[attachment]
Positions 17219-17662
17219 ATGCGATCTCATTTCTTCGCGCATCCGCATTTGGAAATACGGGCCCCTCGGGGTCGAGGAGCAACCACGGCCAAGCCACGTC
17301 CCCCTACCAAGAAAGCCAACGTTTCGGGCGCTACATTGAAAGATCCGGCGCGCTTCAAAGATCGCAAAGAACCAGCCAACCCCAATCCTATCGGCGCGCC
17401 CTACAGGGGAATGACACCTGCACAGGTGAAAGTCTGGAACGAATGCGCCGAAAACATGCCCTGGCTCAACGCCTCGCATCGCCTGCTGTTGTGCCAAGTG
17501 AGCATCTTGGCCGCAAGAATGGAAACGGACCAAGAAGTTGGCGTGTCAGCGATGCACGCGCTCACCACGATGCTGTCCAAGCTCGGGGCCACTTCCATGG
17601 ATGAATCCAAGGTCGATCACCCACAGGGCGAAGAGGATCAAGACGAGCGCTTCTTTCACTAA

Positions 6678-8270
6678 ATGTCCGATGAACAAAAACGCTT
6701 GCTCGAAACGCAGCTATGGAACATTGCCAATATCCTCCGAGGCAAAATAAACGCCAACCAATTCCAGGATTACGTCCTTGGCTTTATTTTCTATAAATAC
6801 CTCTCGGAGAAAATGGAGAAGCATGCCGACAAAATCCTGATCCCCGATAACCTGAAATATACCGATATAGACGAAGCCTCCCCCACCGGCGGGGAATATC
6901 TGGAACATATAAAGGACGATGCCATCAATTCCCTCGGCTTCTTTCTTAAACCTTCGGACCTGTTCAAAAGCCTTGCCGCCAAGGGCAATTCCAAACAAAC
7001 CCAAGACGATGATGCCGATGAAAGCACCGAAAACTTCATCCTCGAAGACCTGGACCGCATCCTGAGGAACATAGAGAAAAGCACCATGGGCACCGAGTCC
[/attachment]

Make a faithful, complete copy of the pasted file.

Positions 17219-17662
17219 ATGCGATCTCATTTCTTCGCGCATCCGCATTTGGAAATACGGGCCCCTCGGGGTCGAGGAGCAACCACGGCCAAGCCACGTC
17301 CCCCTACCAAGAAAGCCAACGTTTCGGGCGCTACATTGAAAGATCCGGCGCGCTTCAAAGATCGCAAAGAACCAGCCAACCCCAATCCTATCGGCGCGCC
17401 CTACAGGGGAATGACACCTGCACAGGTGAAAGTCTGGAACGAATGCGCCGAAAACATGCCCTGGCTCAACGCCTCGCATCGCCTGCTGTTGTGCCAAGTG
17501 AGCATCTTGGCCGCAAGAATGGAAACGGACCAAGAAGTTGGCGTGTCAGCGATGCACGCGCTCACCACGATGCTGTCCAAGCTCGGGGCCACTTCCATGG
17601 ATGAATCCAAGGTCGATCACCCACAGGGCGAAGAGGATCAAGACGAGCGCTTCTTTCACTAA

Positions 6678-8270
6678 ATGTCCGATGAACAAAAACGCTT
6701 GCTCGAAACGCAGCTATGGAACATTGCCAATATCCTCCGAGGCAAAATAAACGCCAACCAATTCCAGGATTACGTCCTTGGCTTTATTTTCTATAAATAC
6801 CTCTCGGAGAAAATGGAGAAGCATGCCGACAAAATCCTGATCCCCGATAACCTGAAATATACCGATATAGACGAAGCCTCCCCCACCGGCGGGGAATATC
6901 TGGAACATATAAAGGACGATGCCATCAATTCCCTCGGCTTCTTTCTTAAACCTTCGGACCTGTTCAAAAGCCTTGCCGCCAAGGGCAATTCCAAACAAAC
7001 CCAAGACGATGATGCCGATGAAAGCACCGAAAACTTCATCCTCGAAGACCTGGACCGCATCCTGAGGAACATAGAGAAAAGCACCATGGGCACCGAGTCC